Rising inflation raising awareness of what matters

Fact Checked by:

Taylor Hegna, CFP®


All around the country people are seeing the impact of rising prices from increasing inflation numbers. Headlines everywhere are highlighting the frustration being felt by consumers. While it’s fair to be irritated or concerned about this present reality, there is an opportunity to reframe the situation by asking a few key questions.


Where am I feeling the impact of rising prices most?

Not every area that has seen large jumps from inflation are every day parts of life. For example, airline fares have risen by 34.1% since last year (1). This is unfortunate but not a part of the weekly experience for most individuals. On the other hand, Food is up 10.4%(1), which impacts everyone’s grocery bill and the restaurants we like to frequent. The point being, there are areas we can’t avoid the price jumps but other areas that are more recreational or non-essential.

Does my spending reflect my values?

Once we have a better handle on how inflation has impacted the necessities of our lives, we can begin to look at the extracurricular spending we do. With the ease of chip cards and digital wallets, it can be hard to notice where our extra money is going. By using those same bank statements we mentioned earlier,  we can evaluate where the rest of the money in our budget is going and look for any consistent themes. For example, do we spend a lot of money on going out to eat or self care? Or perhaps we’ve seen an increase in other areas such as extra gas for recreational vehicles. 

By reviewing these areas, we can start to see if our spending aligns with things that are actually important to us. Extra spending in restaurants could be associated with creating experiences with family or fostering other relationships that are important to us. Perhaps, an increase in self-care spending shows that we’re beginning to prioritize ourselves in the way we believe is important. Maybe the extra spending on gas is a result of making the most of opportunities to create memories. If so, we can stop being so hard on ourselves for spending money the way we are spending it. Often there can be a cloud of guilt if we’re not saving as much as we would like to save each month. That is why it becomes so important to evaluate where our money is actually going. If our spending is in fact frivolous and insignificant and eating away at our budget, it makes sense to make adjustments. However, if the spending aligns with things that we value and experiences we desire, then perhaps we’re using the money exactly for what it’s for: Life.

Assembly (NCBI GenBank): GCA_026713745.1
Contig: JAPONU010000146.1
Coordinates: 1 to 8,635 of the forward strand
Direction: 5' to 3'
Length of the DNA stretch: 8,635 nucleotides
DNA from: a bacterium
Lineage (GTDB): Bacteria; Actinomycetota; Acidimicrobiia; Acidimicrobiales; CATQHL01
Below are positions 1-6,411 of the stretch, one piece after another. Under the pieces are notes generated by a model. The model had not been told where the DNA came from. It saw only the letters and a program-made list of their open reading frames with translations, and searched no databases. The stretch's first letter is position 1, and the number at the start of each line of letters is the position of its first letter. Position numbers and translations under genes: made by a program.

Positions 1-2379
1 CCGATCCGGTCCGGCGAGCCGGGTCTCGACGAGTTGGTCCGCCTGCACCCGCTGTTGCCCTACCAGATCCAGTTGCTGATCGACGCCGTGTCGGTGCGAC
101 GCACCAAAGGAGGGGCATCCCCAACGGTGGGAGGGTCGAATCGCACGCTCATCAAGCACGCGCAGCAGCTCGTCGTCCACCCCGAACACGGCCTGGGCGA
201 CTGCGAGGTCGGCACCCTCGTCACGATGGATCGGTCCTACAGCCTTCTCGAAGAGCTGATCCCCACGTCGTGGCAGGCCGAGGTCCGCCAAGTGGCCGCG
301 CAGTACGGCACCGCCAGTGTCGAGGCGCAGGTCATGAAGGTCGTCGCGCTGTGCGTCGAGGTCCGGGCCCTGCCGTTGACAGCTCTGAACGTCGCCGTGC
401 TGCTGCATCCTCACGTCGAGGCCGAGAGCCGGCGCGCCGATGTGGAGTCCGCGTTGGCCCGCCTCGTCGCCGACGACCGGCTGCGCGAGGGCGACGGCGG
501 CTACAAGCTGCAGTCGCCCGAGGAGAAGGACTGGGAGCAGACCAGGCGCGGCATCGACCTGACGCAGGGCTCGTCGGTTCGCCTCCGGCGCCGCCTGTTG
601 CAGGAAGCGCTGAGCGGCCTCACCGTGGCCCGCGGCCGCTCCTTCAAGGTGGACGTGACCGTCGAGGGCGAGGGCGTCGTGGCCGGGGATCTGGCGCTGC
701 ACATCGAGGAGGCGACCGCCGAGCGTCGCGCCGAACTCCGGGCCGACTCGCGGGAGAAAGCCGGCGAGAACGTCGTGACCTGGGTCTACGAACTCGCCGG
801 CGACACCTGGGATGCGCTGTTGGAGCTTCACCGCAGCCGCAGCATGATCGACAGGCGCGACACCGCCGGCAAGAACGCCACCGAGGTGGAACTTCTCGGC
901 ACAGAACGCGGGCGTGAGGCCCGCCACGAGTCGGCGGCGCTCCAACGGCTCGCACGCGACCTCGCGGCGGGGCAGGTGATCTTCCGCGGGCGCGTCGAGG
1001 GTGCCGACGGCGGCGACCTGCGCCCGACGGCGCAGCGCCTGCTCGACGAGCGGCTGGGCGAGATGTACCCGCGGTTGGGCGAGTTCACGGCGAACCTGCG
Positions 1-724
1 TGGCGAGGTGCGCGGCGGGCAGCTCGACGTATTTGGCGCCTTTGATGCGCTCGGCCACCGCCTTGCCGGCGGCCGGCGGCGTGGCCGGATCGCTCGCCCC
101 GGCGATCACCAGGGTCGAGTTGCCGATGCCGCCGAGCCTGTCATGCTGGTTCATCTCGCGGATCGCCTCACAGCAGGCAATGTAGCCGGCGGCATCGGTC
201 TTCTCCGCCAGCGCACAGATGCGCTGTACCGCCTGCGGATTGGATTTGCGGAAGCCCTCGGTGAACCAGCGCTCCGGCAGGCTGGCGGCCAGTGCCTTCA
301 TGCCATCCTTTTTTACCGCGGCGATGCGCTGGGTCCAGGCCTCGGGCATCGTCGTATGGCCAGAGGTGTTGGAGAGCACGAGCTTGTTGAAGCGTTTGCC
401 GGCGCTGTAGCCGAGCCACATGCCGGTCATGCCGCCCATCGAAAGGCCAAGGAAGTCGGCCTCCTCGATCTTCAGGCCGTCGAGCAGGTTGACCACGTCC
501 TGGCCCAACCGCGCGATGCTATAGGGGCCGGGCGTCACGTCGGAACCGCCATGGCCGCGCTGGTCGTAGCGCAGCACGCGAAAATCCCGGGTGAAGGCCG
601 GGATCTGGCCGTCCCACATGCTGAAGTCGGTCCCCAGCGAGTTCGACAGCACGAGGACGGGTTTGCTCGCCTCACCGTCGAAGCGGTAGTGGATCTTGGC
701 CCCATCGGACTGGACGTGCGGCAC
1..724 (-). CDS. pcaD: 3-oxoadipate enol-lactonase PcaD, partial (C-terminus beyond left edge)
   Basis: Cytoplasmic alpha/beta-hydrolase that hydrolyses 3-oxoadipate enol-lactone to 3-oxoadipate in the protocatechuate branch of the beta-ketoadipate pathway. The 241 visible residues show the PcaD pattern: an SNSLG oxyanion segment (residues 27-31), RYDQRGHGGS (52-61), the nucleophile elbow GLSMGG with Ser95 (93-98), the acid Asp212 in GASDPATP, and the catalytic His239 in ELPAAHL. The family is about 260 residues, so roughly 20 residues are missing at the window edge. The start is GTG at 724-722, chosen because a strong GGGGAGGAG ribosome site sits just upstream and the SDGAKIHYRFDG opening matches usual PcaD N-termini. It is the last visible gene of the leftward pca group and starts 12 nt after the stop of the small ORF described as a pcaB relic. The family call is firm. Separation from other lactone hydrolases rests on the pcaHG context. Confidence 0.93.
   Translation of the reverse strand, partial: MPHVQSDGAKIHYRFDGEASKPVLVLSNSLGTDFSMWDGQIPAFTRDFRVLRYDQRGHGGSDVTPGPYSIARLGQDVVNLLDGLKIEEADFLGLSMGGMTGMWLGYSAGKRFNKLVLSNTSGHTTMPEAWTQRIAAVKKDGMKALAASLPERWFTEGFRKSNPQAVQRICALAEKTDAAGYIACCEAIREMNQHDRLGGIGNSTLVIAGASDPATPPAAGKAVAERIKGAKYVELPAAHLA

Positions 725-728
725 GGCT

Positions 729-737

What am I trading?

Once you begin to look for value-based spending in your finances, it becomes easier to weigh the pros and cons of how you utilize your money. The simple question of “what am I trading by making this purchase” can help bring clarity on whether or not to move forward. Think about it this way, if you’re looking to buy more new items that you truly don’t need, what experience or opportunities are you trading away by spending your finances in this manner? Or if you’re spending hundreds of dollars a month in another area that is not truly important, how else could that money be utilized to create experiences for you or others you care about?


While it can be easy to be frustrated with the rising cost of goods and services around us, it could also be used as an opportunity for us to reevaluate what’s important. In this season we have an opportunity to gain clarity about how we spend our money and how we would like to spend our money. A positive perspective can shift you into reflection and creativity. Taking a moment to pause and ask “what matters most to me” could be the first step in making the mindful perspective shift necessary in this economy.



(1): https://dailycitizen.focusonthefamily.com/inflation-hits-another-four-decade-high-of-9-1-hitting-struggling-families-the-hardest/